(RPT)INTERVIEW:Minneapolis Fed's Raffo Upbeat On Prices,Growth
Research Director Andrea Raffo says recent evidence signals that inflation is moderating.
(Repeats story first published on Jan 19)
U.S. inflation pressures are showing encouraging signs of softening and the country may avoid a deep recession and a more lasting era of stubbornly high price rises, Minneapolis Fed Research Director Andrea Raffo told MNI.
“The most recent readings on inflation not just in the United States but in several other economies are somewhat encouraging, in the sense that we do see a moderation,” he said in an FedSpeak podcast interview Wednesday.
Some commodity prices are returning to where they were before the Ukraine war, snags in global supply chains are easing and spending on goods is returning to normal after surging early in the pandemic, Raffo said.
“This is also a consequence of the strong actions taken by the FOMC and central banks around the world in raising rates, tightening financial conditions, and as a consequence reducing demand for some of these goods that tend to be also more interest sensitive,” said Raffo, who has also worked at the Fed's Board of Governors.
The Fed hiked rates from near zero last year to the highest since 2007 and investors see another quarter-point hike to 4.5%-4.75% after its Feb. 1 meeting. Consumer price inflation peaked at 9.1% in June and slowed to 6.5% in December. Fed officials project their preferred core PCE inflation measure at 3.5% this year and the economy basically stalling with growth of 0.5%.
WEAK LABOR SUPPLY
“Inflation remains uncomfortably high but the most recent months have shown some indication of moderation,” Raffo said. “I don’t want to share too much optimism but I think we are all hoping for a significant decline in inflation pressures over the course of 2023, and finally a return to more normal business conditions.”
Raffo joined the Minneapolis Fed last year, where President Neel Kashkari has moved to become one of the FOMC's most ardent supporters of hiking rates and holding at the peak until it's clear inflation is being crushed.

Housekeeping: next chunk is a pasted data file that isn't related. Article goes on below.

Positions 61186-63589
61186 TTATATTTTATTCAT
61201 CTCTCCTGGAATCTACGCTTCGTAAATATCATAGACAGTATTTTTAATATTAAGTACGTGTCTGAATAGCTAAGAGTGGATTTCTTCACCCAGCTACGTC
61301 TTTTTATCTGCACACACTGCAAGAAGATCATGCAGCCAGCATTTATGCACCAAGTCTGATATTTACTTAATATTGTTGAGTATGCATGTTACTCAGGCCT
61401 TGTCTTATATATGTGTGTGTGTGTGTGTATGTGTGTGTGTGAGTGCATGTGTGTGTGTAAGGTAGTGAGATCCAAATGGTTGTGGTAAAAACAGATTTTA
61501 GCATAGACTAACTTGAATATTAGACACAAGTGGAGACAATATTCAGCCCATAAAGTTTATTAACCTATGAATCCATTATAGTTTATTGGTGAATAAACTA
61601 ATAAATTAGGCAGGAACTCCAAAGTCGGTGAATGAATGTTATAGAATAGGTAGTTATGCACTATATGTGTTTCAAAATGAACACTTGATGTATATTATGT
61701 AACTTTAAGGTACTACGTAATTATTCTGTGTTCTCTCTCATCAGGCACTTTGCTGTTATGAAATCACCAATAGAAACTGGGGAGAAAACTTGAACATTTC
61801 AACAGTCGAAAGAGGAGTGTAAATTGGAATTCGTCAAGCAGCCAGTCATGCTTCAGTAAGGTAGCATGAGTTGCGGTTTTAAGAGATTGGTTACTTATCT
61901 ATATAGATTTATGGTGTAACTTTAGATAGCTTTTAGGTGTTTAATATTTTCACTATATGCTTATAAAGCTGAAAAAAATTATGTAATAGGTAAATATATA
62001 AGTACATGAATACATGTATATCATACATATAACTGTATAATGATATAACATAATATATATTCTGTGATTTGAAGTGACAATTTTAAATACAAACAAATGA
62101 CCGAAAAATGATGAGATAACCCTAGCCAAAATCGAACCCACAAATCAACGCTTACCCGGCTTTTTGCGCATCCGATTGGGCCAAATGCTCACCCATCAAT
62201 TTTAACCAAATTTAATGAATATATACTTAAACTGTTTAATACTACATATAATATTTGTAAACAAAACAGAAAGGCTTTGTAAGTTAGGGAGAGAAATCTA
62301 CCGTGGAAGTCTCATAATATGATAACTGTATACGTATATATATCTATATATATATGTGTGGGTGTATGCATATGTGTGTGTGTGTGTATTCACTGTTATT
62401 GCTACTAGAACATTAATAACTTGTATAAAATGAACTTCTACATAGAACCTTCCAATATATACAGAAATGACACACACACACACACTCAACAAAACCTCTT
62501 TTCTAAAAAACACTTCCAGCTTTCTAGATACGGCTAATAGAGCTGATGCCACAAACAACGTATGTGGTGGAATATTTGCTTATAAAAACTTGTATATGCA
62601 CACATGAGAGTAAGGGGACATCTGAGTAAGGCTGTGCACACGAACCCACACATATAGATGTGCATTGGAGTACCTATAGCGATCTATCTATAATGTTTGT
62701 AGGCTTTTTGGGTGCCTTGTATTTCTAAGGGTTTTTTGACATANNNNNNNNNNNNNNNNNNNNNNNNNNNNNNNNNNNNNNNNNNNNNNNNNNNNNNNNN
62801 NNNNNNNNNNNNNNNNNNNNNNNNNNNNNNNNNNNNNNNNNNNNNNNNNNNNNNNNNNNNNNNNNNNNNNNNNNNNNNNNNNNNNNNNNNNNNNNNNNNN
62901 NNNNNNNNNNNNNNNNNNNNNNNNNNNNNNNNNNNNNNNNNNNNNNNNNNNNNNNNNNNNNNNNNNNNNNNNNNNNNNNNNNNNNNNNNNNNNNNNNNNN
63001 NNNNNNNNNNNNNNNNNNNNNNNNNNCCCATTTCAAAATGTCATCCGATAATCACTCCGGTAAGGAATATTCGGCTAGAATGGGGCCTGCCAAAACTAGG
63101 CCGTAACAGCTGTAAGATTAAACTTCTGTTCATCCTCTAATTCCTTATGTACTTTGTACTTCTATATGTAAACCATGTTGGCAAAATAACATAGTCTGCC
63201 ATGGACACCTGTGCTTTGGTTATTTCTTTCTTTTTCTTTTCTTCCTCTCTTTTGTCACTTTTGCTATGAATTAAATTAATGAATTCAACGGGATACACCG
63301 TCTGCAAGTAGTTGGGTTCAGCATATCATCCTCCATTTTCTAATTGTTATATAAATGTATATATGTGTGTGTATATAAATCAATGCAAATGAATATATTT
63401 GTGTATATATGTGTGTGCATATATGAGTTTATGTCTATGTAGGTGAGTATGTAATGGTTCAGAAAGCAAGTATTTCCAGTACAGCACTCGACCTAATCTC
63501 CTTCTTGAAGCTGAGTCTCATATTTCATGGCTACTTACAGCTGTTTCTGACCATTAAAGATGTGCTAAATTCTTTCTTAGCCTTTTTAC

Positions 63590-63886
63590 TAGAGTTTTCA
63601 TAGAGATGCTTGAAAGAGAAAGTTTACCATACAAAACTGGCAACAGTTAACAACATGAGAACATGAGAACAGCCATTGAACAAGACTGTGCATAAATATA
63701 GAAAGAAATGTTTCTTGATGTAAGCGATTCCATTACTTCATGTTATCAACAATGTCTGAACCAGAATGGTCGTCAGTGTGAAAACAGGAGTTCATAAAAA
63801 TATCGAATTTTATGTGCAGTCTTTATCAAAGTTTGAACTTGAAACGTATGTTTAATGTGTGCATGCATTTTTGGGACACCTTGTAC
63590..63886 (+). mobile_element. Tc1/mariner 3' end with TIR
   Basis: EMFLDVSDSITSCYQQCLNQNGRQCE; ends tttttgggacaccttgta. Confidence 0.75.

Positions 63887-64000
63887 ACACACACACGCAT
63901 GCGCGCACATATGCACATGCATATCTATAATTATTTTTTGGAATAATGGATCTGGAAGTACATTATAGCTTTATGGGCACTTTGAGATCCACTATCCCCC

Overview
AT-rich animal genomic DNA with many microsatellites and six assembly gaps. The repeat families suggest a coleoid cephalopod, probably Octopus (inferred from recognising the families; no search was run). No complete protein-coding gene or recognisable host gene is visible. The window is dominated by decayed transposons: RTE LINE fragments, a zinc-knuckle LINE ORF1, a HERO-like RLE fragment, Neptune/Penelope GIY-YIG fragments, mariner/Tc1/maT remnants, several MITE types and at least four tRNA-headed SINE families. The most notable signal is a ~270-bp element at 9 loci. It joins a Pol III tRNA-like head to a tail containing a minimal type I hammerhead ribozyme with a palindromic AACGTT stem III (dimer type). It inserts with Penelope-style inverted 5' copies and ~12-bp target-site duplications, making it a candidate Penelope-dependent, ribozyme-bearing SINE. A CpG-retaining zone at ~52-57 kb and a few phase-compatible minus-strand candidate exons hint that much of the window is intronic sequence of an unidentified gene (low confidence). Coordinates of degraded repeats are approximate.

Weak labor supply remains a major concern for the U.S. economy, Raffo said, especially for services inflation. Labor force participation has stalled over the last year and rate increases mostly act on the demand side of the economy, he suggested.
“The key source of uncertainty is that unfortunately the legacy of the pandemic seems to be that the pool of workers in the United States has shrunk,” Raffo said. "We hope that the reduction in aggregate demand will be accompanied by a reduction in labor demand, and thus, fewer wage pressures, which would be a contributor to price pressures, especially in the service sector, which tends to be more sticky.”
The inversion of the Treasury yield curve has historically signaled a potential recession, Raffo said, but there's also a case to avoid that kind of downturn. The job market is very tight and reduced demand could cancel vacancies instead of forcing a surge of layoffs, he said.
TRADE CHUGGLING ALONG
“Especially in light of the most recent data on inflation, I think that the likelihood of a soft landing has somewhat increased, so we could experience a reduction in activity and below-trend growth this year, in line with the SEP projections, without necessarily going through a full-blown recession,” he said.
“The most recent developments have probably shifted the risks a little bit," he said. "They were clearly to the upside in terms of inflation and output, now they are probably starting to become a little more balanced.” (See: MNI: Fed Rates Likely Headed Above 5% Despite Cooling CPI)
Asked about the prospect of a new era of high global inflation triggered by aging populations or trade protectionism, Raffo again pointed to resilience. “I don’t see the damages coming from the actions taken over the past few years as having a long-lasting effect on global trade,” he said.
“As a matter of fact, as part of the shift of consumer demand away from services and toward goods, we’ve experienced one of the largest increases in trade during the Covid era," Raffo said. "It’s a reminder that actually trade remains a key engine of global growth."